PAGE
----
Columns and deteriorated matter, tourists and shouting guides in the world’s various tongues captivated me. The Parthenon; this burnt image erected before me. The Parthenon; this classic democratic monument that’s poured within every western child’s early memories was Athens itself, and this was where
truth entered my perception that had escaped John’s. Romanced By Elders W
ith figs squashed in the shades of narrow steps, balconies hanging lush on marble and tended foliage to the pink stars of bougainvillea and the neoclassical mansions climbing up toward the Parthenon, there was a retained romance of love from within a youthful society. It was one where evenings along the Grand Promenade were filled with musicians sitting under streetlamps. Their solo bands of instruments swooned the couples who walked passed hand in hand or those who sat on the dark walls within earshot. Their melodies drifted into a burgeoning night and invited an atmosphere that was once housed within the Ancient Agora’s Stoa of Zeus Eleutherios. There, Socrates philosophized towards a nearing death, but here today, the impending freedom of expression was ever at its height than before.
Hari Krishnas danced and sung along Apostolou Pavlou in Thisio District with a lone Athenian crowned with that famed crop of hair passed out Indian sweets. Cafes were packed until the early hours of morning, bars closed at the smile of dawn, and during the day flea markets attracted grandmas and grandpas who walked with cane in one
hand and a jumble of grocer bags in the other. From Omonia Square where bread sellers bared down on the demonstrating students to the museum with the Stoa of Attalos where we reaped the shelter granted from a vicious afternoon thunder and lightning storm. Lights flickered, the power winked and then vanished leaving the innards with their 1400 BC artifacts of statues and pottery behind unprotected casings. But we each continued to browse within the natural light, unaffected and possibly more pleased as the darkness enhanced the mystique of our society’s origins. Finding The Fig I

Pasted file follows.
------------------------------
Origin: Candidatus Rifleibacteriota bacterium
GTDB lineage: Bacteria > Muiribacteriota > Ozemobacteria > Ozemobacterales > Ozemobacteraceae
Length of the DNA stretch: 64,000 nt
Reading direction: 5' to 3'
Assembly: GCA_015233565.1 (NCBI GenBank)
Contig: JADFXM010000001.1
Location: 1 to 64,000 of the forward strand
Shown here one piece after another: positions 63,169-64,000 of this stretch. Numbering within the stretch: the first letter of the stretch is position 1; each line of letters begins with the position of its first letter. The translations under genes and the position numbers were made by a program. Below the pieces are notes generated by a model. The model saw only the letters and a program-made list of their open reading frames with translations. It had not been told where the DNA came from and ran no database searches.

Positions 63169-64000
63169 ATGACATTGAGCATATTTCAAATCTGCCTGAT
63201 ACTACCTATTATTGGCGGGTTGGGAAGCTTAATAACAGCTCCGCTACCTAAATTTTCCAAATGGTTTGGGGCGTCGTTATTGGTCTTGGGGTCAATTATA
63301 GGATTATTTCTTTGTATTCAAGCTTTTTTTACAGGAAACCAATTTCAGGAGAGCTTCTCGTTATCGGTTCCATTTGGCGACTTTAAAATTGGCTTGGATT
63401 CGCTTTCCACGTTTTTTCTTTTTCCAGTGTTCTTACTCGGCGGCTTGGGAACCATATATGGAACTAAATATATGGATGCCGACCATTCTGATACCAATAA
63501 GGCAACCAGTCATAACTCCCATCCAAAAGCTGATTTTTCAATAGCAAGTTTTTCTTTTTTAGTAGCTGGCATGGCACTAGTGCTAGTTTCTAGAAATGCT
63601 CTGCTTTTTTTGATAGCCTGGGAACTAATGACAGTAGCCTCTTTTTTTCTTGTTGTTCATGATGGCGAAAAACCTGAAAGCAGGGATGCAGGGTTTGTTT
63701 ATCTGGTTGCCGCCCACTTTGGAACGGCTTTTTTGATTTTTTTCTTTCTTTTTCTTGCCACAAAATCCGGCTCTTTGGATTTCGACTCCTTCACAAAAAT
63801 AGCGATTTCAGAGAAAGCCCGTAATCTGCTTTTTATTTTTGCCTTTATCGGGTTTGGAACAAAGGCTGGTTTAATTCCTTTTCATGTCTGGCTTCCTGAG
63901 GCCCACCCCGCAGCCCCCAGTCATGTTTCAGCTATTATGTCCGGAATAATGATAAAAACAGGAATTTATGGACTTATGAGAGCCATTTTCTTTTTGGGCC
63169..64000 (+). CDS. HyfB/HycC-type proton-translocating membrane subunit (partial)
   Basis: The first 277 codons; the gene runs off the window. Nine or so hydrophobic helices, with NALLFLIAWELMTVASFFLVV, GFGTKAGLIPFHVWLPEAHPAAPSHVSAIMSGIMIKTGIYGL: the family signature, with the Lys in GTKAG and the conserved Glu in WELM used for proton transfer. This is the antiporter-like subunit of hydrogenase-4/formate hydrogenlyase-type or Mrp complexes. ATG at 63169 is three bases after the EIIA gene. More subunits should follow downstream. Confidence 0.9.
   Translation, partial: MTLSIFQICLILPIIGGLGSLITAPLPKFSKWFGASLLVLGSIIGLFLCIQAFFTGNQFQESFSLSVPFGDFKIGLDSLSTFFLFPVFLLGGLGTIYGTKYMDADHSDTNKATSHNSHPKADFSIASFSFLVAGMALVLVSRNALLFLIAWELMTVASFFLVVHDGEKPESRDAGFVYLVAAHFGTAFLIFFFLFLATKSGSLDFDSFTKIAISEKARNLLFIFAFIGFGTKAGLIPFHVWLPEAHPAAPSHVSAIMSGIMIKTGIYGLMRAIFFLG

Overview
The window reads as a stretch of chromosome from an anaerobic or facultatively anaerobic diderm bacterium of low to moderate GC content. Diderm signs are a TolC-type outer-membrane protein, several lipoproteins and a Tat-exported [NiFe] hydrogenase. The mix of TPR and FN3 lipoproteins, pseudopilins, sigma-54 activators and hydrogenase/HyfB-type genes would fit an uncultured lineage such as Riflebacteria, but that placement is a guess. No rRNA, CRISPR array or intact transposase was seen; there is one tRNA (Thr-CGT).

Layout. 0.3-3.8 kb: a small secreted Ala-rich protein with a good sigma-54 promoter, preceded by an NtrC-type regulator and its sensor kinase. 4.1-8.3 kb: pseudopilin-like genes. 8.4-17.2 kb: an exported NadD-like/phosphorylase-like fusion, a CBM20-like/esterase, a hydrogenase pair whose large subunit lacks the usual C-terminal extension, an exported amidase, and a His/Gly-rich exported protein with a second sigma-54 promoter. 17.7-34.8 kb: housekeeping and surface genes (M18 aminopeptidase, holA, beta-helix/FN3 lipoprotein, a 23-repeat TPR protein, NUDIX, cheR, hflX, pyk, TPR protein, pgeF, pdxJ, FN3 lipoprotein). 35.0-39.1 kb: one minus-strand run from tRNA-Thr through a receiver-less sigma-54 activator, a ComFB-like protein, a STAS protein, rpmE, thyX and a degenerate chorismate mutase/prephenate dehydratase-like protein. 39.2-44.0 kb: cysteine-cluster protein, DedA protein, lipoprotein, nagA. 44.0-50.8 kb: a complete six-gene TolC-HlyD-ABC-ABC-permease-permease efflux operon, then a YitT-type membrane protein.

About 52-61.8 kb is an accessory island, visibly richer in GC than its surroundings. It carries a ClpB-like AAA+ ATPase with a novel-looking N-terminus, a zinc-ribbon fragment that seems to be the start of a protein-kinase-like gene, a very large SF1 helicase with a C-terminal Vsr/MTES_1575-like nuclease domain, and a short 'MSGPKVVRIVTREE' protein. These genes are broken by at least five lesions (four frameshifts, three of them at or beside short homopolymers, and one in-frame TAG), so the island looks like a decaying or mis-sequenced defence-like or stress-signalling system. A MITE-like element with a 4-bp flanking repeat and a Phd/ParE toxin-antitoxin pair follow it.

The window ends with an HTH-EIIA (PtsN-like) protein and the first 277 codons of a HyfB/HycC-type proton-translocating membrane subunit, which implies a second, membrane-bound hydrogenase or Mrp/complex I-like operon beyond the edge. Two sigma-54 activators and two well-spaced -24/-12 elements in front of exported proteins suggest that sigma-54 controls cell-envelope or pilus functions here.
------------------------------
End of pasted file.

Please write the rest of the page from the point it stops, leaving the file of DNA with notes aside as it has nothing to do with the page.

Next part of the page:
wandered the streets, did the obvious and indulged in the renowned sights. The Acropolis with the Parthenon, Erechtheion and museum; the Theatre of Dionysos and the Odeon of Herodes Atticus; the Ancient Agora; the Temple of Olympian Zeus. At the Central Market along Athinas leading into Omonia Square I dallied within the fruit and vegetable market. I spotted what I had seen, what I imagined to be this center of Grecian culture. Split with a ripening scent, figs sold by the kilos for 1,50 euros. They sat sumptuously in plastic containers and their seeds appeared to desire a show of celebration.
with cherry-red inside, lush and succulent—this was Athens. It was ready, post the 2004 Olympic Games where renovations left the economy in serious debt, but one diminishing as its lifestyle improved.
From the back alleys to the full commercial centre, the city of Athens’ classic appreciation for life was excavated into the larger world. It had character; romance on the evening streets until Homer’s “rosy-fingered Dawn” greeted the day, and soul where tradition ripened and progressive change intermingled in the scattered seeds of civilization.
Sitting in the sun, watching pigeons and people, I ate my figs, licking the lips of disseminating seeds. I thought of John of Athens, lounging and wondering, reading and relaxing into his own priorities, but then I took another bite of Athens and thirsted for more of its culture. Its skin and seeds filled my belly as I ingested the ripe, the not-so-ripe and the over-ripe of Athens’ yesterday, today and tomorrow.